This book is not what I expected it to be, but it was very good non-the-less. The detail was exceptional without bogging down the story. I felt that the author portrayed what it was like to live during the time period and the struggles that were endured. However, that is not what the story is about. It is about the bond between two sisters and what happens when they are separated. There is a very good mystery, to this story, that will keep you guessing. In the authors afterword, she says that she had a difficult time getting this book published. What a shame it would have been if she did not. I would definitely recommend this book.
I quickly read this almost 400 page book. Full of intrigue, twists and a story that can't be guessed. I loved it! It kept my attention and I have little patience for reading long novels (due to my work) but this book was a pleasure. I usually keep my favorite books but may let some lucky person get it since passing it along is nice too. Great Character development and plot, double winner.
The story takes place mostly in colonial America (Chesapeake area) during the late 1600s. It's historical fiction, romance, and "dark" mystery all rolled into one. It follows two sisters, devoted but very different. The elder travels to primitive Maryland first for the arranged marriage to "unseen, unknown" cousin. Her younger sister follows after their physician father dies, learns on arrival of the untimely death of said sister, falls in love with the young widower and then the story jumps from present to past and back again. The author changes voice and time with each chapter flawlessly. I found it well written, well researched historically, and a real page turner.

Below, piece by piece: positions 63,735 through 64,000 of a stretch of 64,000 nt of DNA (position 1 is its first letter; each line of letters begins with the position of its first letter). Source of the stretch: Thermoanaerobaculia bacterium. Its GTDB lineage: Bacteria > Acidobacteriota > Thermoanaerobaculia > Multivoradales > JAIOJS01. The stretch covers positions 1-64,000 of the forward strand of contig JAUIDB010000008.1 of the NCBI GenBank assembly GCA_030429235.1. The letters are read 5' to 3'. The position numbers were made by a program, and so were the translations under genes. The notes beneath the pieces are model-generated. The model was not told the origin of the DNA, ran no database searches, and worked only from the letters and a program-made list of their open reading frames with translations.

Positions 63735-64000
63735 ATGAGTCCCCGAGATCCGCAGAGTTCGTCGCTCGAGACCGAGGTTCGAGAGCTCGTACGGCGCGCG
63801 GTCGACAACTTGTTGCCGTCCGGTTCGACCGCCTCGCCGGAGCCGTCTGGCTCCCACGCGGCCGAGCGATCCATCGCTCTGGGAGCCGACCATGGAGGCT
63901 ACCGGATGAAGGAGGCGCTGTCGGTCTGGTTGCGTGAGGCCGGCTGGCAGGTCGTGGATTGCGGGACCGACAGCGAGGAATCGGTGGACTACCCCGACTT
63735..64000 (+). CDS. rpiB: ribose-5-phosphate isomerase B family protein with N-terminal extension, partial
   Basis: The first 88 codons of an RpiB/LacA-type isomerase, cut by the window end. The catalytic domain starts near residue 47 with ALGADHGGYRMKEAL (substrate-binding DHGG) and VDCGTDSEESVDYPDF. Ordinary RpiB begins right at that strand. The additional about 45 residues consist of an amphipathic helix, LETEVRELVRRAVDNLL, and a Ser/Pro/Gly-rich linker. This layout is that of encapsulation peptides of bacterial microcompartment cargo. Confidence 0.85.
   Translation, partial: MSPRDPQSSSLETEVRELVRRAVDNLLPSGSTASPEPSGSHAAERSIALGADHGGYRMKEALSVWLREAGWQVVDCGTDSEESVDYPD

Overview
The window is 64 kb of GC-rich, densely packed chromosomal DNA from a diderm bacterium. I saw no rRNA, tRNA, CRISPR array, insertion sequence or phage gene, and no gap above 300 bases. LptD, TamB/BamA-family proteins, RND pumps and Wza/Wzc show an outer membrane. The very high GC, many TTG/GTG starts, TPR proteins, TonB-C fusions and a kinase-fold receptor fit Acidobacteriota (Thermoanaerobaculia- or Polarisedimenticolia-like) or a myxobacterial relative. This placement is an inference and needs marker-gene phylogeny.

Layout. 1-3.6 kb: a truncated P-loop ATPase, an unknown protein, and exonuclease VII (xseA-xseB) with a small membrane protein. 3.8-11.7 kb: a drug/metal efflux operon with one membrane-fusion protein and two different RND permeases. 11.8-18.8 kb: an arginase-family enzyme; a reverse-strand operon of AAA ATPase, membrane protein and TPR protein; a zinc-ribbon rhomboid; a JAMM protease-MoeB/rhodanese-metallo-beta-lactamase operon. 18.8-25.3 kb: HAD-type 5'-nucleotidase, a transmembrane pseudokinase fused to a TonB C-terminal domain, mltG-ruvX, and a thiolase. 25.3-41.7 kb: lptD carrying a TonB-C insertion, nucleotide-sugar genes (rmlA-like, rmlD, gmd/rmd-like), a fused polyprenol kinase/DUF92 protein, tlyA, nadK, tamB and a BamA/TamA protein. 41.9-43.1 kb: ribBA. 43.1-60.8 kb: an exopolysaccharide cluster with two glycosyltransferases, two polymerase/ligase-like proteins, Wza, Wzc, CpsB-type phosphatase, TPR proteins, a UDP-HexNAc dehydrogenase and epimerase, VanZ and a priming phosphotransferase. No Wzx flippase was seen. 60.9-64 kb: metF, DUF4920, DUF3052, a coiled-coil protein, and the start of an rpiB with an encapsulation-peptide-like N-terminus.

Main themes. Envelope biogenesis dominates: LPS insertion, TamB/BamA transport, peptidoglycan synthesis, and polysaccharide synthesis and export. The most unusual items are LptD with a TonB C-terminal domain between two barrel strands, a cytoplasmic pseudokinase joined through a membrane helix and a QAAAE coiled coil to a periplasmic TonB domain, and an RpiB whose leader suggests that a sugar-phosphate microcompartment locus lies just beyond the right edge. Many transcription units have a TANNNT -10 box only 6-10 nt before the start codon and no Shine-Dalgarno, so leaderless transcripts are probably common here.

I found it very difficult to put this one down. I had this one on my wishlist since not long after it came out. I had even suggested it as a purchase to my local library. It only just now came available from my local library. I'm still pretty high up on the wishlist here. It was sooooo worth the wait!
fantastic!! didn't want to put it down
This one was so intriguing that I read long into the night. Don't miss this enthralling historical romance.
This was a fine read,a little simplistic plot-wise, but an engaging story.
I really liked the book at the beginning, but the further I got into it the less I liked it. Although I liked Hannah a lot at first, all of her inner turmoil and continuous second-guessing started to grate on my nerves. I also had a hard time buying some of the mystical aspects of the book--especially the part where Hannah gazes into a crystal ball to see her first love. The ending was heartbreaking and a bit disappointing.
I couldn't put this book down. Great novel I wish it did not have to come to an end.
I shorted this book one star on account of the ending. I thought the twists in it where interesting and surprising! The story is gripping and full of historical detail! In short, I really enjoyed it and would recomend it, except the ending is dissapointing.... but hey, sometime so is life!
Not a genre a usually read, but I really liked this book.
I found this book to be interesting and entertaining to a point, then it started getting repetitive and the ending I thought was contrived. I agree with an earlier reviewer who stated that she thought the author didn't know how to end it and so didn't supply it with a good ending.